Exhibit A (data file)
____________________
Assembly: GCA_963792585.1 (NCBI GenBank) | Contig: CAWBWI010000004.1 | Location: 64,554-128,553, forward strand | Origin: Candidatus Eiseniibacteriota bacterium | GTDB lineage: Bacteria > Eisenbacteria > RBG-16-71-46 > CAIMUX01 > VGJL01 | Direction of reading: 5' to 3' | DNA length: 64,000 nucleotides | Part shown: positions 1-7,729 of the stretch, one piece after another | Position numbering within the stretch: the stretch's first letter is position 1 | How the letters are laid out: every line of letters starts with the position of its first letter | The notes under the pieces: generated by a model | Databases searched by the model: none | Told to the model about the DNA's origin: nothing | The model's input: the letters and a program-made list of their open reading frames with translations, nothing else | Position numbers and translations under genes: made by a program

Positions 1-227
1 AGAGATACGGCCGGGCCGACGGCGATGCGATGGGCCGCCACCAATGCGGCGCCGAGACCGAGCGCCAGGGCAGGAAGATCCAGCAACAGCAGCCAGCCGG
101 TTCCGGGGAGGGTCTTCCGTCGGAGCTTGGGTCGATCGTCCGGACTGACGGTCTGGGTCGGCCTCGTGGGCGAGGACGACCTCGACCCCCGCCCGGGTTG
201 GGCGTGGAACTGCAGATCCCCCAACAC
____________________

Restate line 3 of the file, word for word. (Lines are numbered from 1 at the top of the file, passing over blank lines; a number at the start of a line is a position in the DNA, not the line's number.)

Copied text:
1 AGAGATACGGCCGGGCCGACGGCGATGCGATGGGCCGCCACCAATGCGGCGCCGAGACCGAGCGCCAGGGCAGGAAGATCCAGCAACAGCAGCCAGCCGG